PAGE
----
Appoquinimink makes baseball semifinals, nips Sussex Tech 1-0 in 8 innings

MIDDLETOWN — Everyone who showed up to watch Sussex Tech take on unbeaten Appoquinimink High received the pitchers duel they anticipated.

In the end, Appoquinimink escaped with the win both teams wanted.

The top-seeded Jaguars advanced thanks to a walkoff hit by Krew Bouldin in the bottom of the eighth for a 1-0 victory in the quarterfinals of the DIAA state baseball tournament on Tuesday. The game was delayed for 41 minutes in the top of the eighth due to lightning.

Sussex Tech, the tournament’s eighth seed, wrapped up its season at 15-5.

Appoquinimink (20-0) will face No. 12 Cape Henlopen (16-5) on Thursday at Wilmington’s Frawley Stadium at a time to be determined.

Tuesday’s matchup featured both pitchers who made the All-State First Team in Appoquinimink’s Joey Davis and Sussex Tech’s Matt Warrington. They combined to keep the game scoreless before extra innings.

“From the moment I saw we were playing Sussex Tech I knew it would be a pitchers duel hands down,” said Appoquinimink coach Mike Torres. “I knew we had one of the best guys in the state and they had one of the best guys in the state. Both of those guys showcased all of their game.”

But both pitchers resumed the contest after the lightning delay. It wasn’t until Sussex Tech’s senior ace Warrington reached the 105 single game pitch count limit that he was removed from the game.

That came with Appoquinimink’s Mason Keene on third after he walked, stole second and advanced to third due to an error. Warrington then struck out his final batter for the first out of the inning.

Sussex Tech elected to intentionally walk the next batter to set up the double play, bringing Bouldin to the plate.

He ripped a liner over the deep fence in leftfield to score Keene. He wasn’t able to complete the home run trot as he was mobbed by his teammates in between first and second base.

It wasn’t until the Jaguars were walking off the field that somebody told Bouldin the ball cleared the fence.

“I would’ve ran if I knew, but I didn’t know,” he said.

“We knew their guy was going to come out and dominate and we knew our guy was going to come out and dominate,” Bouldin added “We just wanted to give Joey a chance to win. It took longer than we would’ve liked but we got the win.”

Davis pitched all eight innings for Appoquinimink, scattering four hits and striking out 11. Warrington took a no-hitter into the fifth and struck out nine.

“That’s playoff baseball for you right there between two good teams and two good pitchers,” Davis said.

Warrington’s best pitching came in the fifth inning when Appoquinimink loaded the bases after a walk, a hit and an error.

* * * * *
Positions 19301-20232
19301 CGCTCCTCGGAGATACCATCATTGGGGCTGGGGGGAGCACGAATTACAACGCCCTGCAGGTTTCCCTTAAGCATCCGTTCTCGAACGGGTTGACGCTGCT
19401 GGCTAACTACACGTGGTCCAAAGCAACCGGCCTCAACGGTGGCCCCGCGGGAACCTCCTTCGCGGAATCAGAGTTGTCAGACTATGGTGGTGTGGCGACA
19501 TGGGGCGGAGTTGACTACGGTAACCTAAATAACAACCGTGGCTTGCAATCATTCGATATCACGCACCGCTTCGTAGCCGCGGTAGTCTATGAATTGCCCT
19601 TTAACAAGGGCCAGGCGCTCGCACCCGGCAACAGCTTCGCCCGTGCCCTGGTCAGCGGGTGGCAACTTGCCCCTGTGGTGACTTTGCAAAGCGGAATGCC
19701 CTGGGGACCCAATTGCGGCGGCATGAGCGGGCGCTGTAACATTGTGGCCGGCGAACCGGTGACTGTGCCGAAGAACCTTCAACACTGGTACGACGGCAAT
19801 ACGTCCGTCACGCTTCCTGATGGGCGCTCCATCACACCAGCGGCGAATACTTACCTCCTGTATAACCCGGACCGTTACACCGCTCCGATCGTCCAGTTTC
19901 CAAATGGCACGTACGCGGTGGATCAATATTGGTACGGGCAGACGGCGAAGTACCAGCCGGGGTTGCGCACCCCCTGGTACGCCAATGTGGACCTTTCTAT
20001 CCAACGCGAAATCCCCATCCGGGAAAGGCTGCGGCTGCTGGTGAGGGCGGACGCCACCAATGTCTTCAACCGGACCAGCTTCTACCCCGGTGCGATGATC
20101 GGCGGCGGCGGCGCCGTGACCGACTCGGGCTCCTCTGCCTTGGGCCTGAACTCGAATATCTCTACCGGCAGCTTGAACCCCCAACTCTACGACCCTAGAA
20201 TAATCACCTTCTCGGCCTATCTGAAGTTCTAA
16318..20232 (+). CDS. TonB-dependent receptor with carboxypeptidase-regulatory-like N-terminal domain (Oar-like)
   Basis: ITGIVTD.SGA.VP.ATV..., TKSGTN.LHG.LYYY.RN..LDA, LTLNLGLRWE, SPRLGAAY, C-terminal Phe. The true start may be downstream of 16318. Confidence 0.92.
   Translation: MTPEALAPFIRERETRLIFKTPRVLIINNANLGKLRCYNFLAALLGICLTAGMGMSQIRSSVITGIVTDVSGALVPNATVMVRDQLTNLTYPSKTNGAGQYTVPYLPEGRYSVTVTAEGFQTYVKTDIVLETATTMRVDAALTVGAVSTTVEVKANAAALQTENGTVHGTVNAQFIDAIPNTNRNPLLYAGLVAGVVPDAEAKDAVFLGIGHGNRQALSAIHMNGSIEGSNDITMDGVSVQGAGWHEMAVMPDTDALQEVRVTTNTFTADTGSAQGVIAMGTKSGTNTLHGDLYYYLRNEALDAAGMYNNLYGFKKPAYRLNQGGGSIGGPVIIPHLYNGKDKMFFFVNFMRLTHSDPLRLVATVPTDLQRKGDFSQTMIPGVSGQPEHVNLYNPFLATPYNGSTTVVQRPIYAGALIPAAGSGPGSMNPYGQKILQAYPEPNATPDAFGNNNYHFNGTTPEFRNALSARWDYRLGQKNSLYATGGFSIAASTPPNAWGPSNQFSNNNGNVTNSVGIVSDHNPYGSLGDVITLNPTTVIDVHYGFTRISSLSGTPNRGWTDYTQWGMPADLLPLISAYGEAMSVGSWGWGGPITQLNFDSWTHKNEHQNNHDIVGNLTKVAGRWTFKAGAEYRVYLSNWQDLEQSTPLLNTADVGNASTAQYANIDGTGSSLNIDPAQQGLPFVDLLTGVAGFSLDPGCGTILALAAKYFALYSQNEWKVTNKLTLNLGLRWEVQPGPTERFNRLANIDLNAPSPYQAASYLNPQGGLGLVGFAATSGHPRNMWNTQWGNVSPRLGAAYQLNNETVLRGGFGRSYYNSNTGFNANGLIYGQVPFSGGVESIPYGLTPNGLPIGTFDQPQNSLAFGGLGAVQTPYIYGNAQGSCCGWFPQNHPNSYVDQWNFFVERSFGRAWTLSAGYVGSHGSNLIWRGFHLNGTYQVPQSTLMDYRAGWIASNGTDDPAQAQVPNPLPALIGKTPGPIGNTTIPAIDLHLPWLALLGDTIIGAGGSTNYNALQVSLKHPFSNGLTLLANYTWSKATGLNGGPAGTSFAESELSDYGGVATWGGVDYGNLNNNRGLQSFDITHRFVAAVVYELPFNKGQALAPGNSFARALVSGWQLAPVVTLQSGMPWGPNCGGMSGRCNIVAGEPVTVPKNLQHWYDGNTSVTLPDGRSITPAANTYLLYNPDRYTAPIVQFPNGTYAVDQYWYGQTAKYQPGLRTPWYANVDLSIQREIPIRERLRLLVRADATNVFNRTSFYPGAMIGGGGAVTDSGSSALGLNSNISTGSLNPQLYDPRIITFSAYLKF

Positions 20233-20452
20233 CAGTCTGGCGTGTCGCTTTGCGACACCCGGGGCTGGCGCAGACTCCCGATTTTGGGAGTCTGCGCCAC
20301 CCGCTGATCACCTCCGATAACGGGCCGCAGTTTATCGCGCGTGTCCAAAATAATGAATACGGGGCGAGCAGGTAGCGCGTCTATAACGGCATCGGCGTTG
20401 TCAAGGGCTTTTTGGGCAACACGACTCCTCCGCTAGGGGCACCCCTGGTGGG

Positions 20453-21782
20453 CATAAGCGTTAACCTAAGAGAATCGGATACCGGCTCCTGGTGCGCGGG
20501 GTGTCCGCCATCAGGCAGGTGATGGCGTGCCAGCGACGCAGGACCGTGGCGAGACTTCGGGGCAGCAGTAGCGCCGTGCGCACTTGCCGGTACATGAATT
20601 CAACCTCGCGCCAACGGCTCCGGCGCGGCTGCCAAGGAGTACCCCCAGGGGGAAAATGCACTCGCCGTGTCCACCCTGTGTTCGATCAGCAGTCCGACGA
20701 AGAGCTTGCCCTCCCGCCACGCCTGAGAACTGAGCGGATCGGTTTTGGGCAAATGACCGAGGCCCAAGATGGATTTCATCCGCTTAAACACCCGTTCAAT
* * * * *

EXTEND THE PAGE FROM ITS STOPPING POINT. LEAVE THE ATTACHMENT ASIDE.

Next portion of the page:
He escaped the jam with back-to-back strikeouts before some nifty fielding. Keene laid down a bunt with two outs and looked likely to beat it out but Warrington charged the ball, slid and elected to toss to home where the Ravens were able to get the force out.

“We thought we matched up with them well and I think that was obvious,” said Sussex Tech coach G.L. Jefferson “It was a hard fought game that literally could have gone either way. Hats off to them, they’re a tough ball club. It’s hard to swallow at this point. We got to get back and process everything that went right and everything that went wrong. You just got to be thankful that they never gave up. It stings, it hurts but we can’t allow one game define who we are and what we’ve done this season.”

Davis had to escape a jam of his own in the fifth.

Sussex Tech’s Jalen Snead doubled before Jordan Harper beat out a bunt attempt. Harper then stole second to set up two runners in scoring position with just one out.

But Davis got a strikeout before inducing a flyout to get out of the jam.

After the game, Jefferson gathered his eight seniors, for a little longer in the outfield and gave each a hug on the way back to the dugout.

“That’s who you feel sorry for,” Jefferson said. “Everyone else is coming back. I’ll be back coaching, the whole staff will be back but unfortunately those seniors have run out of time with this program. I couldn’t be more proud of the young men that they are. I can’t wait to see them graduate and go on whether they play in college or whatever they do in life, can’t wait to go to their weddings and meet their kids. I know they’ll be successful because that’s who they are.”

“We’ve done so many positives things for the community this year,” Jefferson added. “We cleaned up from the tornado in Laurel, we raised money for Troy Haynes (Woodbridge QB battling cancer) and have done so much stuff outside of baseball. We always talk about how this is bigger than baseball. If they graduate from our program and the only thing they got better at was baseball then we failed as coaches. I truly feel like the young men that are leaving us are better young men and our program is better because they were in it.”

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